Don's diary: Tales of the transported

January 31, 2003

After 31 years in academe, the invitation for me to travel at public expense to the Australian National University, Canberra, is one not to be missed.

My wife is keen to accompany me, not least because she wants to see those places her late father visited and photographed in the second world war when, as a young medical orderly, he sailed to Sydney on hospital ships carrying the Anzac dead and injured back home.

Paul Pickering, senior research fellow at the ANU, and I have just completed a book on Chartism, which explores the careers of a number of doctors, ministers of religion and journalists who sided with the new working class.

The plan is for me to lecture on Chartism, launch the book in the old high commissioner's residence and to explore the archives at the nearby National Library of Australia.

Sunday - Wednesday
The 18-hour flight to Sydney is a killer, but I keep reminding myself what the journey must have been like for the convicted Chartist leader and fellow Welshman, John Frost, who, in 1840, was transported (at public expense) on a perilous journey that took months.

We stay in the Surry Hills, conveniently situated for exploring. Take photos at the exact spots where my wife's father clicked in 1943. I tease Ange about keeping her eyes open for some of his old girlfriends and any Celtic look-alike in their early 50s! Alas, we do not recognise anyone but cannot fail to be impressed by the informality of the average Aussie. As they are sport-mad too, I feign an Irish-Welsh pedigree with a strong interest in Rugby: it pays dividends.

Thursday - Tuesday
Travel in such comfort and efficiency by train to Canberra that I feel like writing to Tony Blair. Canberra has been largely purpose-built along the shores of the artificially made Lake Burley Griffin. Any reservations we have about its contrived nature are removed by the very warm welcome we receive from the Pickering family and faculty staff. What really impresses me about this group of academics is not just their many publications, but their humility.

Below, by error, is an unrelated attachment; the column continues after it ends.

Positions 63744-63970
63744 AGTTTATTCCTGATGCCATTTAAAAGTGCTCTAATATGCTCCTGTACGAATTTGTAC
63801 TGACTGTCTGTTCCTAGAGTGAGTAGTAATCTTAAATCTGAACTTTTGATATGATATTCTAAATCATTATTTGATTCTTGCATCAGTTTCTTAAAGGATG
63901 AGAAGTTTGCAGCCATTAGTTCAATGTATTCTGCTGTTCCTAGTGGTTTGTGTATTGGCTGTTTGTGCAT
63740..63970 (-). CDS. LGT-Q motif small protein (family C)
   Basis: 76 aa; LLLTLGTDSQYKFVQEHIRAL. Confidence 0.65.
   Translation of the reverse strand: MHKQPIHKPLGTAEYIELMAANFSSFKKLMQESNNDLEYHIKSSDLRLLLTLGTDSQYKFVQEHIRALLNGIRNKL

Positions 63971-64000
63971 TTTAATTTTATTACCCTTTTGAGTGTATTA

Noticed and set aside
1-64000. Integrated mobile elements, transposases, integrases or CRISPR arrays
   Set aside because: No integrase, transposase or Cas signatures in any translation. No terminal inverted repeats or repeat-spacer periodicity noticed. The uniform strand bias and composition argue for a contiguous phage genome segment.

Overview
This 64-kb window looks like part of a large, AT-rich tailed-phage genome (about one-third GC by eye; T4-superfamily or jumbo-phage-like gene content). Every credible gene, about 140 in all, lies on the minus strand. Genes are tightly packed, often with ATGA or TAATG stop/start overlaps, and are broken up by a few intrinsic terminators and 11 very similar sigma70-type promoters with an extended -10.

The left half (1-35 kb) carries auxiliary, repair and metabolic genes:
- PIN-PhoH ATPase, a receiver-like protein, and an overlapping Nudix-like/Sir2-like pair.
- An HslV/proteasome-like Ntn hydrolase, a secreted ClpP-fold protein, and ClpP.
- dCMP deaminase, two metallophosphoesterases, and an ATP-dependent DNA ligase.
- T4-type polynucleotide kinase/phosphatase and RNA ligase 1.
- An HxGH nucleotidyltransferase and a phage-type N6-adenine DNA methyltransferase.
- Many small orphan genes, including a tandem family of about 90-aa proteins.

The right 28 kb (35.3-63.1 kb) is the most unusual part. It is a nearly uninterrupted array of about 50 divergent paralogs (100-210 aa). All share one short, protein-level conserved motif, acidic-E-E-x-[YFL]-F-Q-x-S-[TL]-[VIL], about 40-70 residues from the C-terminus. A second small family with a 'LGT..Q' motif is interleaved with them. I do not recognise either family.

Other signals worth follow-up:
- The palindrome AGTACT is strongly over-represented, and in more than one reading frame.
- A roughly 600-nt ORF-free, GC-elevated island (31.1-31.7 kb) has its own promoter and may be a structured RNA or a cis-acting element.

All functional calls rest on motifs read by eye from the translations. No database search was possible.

Fortunately, no one falls asleep in my pre-launch Chartist lecture. Director of the centre Iain McCallman presides, paying tribute to the courage and vision of our subjects. The Australian wine begins to flow and I am on a high. It is an occasion that I will never forget. However, it is back to the grindstone the next day when I pick up some nuggets on Chartism in the National Library archives.

Thursday - Friday
Return to Sydney and finish the tour down memory lane with a visit to idyllic Bondi Beach. A number of Australian Saga holiday-makers - mainly female - are promenading, but we lack the courage to ask if they remember a dashing and brave young Welsh soldier from 1943.

The return flight is even harder, but by denying ourselves alcohol and managing to sleep we stave off jet lag. Relieved to find that our house is in one piece; no evidence of wild parties held by our offspring. The book launch and Bondi are but very happy memories.

Owen R. Ashton is professor of history and director of the Centre for the Study of Chartism at Staffordshire University. His book Friends of the People (Merlin Press, 2002) was co-authored with Paul Pickering.

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